Reading Level: Adult
Length: 416 pages
Publisher: Simon & Schuster
Release Date: July 6, 2010
Stand Alone or Series: Stand Alone
Source: Borrowed from Friend
Rating: 3/5 stars
“Of Bees and Mist is an engrossing fable that chronicles three generations of women under one family tree and places them in a mythical town where spirits and spells, witchcraft and demons, and prophets and clairvoyance are an everyday reality.
Meridia grows up in a lonely home until she falls in love with Daniel at age sixteen. Soon, they marry, and Meridia can finally escape to live with her charming husband’s family—unaware that they harbor dark mysteries of their own. As Meridia struggles to embrace her life as a young bride, she discovers long-kept secrets about her own past as well as shocking truths about her new family that push her love, courage, and sanity to the brink.
Erick Setiawan’s astonishing debut is a richly atmospheric and tumultuous ride of hope and heartbreak that is altogether touching, truthful, and memorable.”
A friend lent me this book to read. This is an interesting (if depressing) read. The book is well written and flows well. It’s kind of a fairy tale-esque story about a couple generations of women whose hatred of each other (and slight magical abilities) destroy the lives of those around them.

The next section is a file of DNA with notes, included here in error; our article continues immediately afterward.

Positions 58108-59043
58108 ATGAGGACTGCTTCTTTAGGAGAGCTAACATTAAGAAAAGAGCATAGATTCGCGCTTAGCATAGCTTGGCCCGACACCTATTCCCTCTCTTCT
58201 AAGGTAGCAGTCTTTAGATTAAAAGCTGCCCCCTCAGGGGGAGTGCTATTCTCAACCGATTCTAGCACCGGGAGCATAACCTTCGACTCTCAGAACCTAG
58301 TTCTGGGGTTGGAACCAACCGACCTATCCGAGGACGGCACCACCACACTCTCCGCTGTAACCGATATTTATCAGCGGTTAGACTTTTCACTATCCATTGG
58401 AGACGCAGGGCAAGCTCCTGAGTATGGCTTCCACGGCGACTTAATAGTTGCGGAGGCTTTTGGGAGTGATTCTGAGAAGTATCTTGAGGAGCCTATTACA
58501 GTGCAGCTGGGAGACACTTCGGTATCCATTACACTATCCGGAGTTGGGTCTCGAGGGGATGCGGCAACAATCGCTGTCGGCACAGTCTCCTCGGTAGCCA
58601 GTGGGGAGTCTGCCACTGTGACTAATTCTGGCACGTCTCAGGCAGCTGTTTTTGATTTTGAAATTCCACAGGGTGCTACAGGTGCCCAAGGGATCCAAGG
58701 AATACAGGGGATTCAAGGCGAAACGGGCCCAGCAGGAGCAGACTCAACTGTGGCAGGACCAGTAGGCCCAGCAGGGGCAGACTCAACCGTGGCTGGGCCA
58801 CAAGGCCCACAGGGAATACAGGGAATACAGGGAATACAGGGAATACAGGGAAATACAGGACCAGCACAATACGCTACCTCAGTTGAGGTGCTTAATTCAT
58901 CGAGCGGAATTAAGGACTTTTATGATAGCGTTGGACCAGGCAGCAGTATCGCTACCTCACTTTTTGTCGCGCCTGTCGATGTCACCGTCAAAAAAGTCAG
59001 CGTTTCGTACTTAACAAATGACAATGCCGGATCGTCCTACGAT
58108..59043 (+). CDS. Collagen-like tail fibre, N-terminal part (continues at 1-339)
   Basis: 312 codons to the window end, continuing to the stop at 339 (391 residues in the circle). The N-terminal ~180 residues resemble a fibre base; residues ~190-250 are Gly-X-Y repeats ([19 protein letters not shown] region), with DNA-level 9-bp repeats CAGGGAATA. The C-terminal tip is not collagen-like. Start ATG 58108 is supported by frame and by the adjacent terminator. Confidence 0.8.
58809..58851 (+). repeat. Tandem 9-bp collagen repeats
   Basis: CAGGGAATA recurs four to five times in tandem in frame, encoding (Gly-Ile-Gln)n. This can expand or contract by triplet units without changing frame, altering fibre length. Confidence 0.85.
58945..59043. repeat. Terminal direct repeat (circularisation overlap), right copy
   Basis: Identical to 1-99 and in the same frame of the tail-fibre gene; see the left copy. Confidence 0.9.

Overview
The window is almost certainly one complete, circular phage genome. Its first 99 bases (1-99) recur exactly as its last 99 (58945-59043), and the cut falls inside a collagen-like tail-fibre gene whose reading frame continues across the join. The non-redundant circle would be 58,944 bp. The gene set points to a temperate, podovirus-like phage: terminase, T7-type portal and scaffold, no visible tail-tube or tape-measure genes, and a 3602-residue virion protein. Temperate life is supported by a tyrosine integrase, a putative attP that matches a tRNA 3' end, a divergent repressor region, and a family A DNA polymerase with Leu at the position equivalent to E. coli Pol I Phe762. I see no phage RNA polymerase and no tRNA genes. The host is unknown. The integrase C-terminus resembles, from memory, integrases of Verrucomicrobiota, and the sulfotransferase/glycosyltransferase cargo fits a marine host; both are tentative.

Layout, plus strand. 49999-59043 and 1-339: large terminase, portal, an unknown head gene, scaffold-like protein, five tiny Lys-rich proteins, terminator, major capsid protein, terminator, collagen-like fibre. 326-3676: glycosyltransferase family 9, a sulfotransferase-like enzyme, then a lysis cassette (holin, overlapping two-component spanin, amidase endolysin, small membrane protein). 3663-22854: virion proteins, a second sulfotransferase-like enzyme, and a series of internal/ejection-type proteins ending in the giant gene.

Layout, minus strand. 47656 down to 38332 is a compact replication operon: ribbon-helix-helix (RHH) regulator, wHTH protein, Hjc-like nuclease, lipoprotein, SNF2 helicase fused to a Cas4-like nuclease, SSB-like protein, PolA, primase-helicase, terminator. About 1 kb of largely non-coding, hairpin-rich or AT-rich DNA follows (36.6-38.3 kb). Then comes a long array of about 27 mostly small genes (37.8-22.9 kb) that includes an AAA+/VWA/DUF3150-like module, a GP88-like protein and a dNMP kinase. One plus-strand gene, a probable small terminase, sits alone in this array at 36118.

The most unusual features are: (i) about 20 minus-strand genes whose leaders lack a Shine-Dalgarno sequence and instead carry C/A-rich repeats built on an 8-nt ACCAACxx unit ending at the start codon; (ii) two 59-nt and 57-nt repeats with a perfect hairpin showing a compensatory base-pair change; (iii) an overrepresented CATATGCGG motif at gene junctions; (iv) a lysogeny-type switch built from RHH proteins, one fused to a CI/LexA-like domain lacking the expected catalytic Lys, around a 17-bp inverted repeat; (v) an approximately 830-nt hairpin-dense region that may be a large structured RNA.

This book definitely has a heavy dash of magical realism, from that aspect the tone reminds a lot of the Waverly family books by Sarah Addison Allen. The Waverly Family books are much more beautifully written though. Additionally, while the Waverly Family books leave you feeling hopeful and magical, this book left me feeling downtrodden and depressed.
I enjoyed the first few chapters of the book. The haunted house with a chilly mother and father that Meridia grew up in was beautiful, fascinating, and very fairytale like. However after Meridia grows up and marries things go downhill quickly for the story. For the next two third’s of the book the story is all about Meridia and her mother-in-law, Eva, trying to make each other’s lives miserable. I mean seriously I get enough of this dealing with people in real life…I don’t need to read about it.
There are no good characters in this book; aside perhaps from Meridia’s son Noah. Every character in this book is selfish, short-sighted and easily mislead. The magical realism throughout does not create a sense of wonder but instead shows the irritation and evilness perpetuated by these characters. Seriously not something I want to read about.
Overall this book is well-written and flows nicely. It’s also an interesting blend of fairy tale like magical realism and a story about generations of hatred. However, I really didn’t enjoy it much. There is just so much hatred and selfishness throughout this story; it left me feeling depressed and sad. Honestly this is a story I could have done without ever reading.
The style and magical realism reminded me a bit of The Waverly Family novels by Addison (although those books are much more well written and have a much more positive and magical feel to them). If you did enjoy the style of this book I would recommend The Waverly Family novels as a better written and more uplifting alternatives.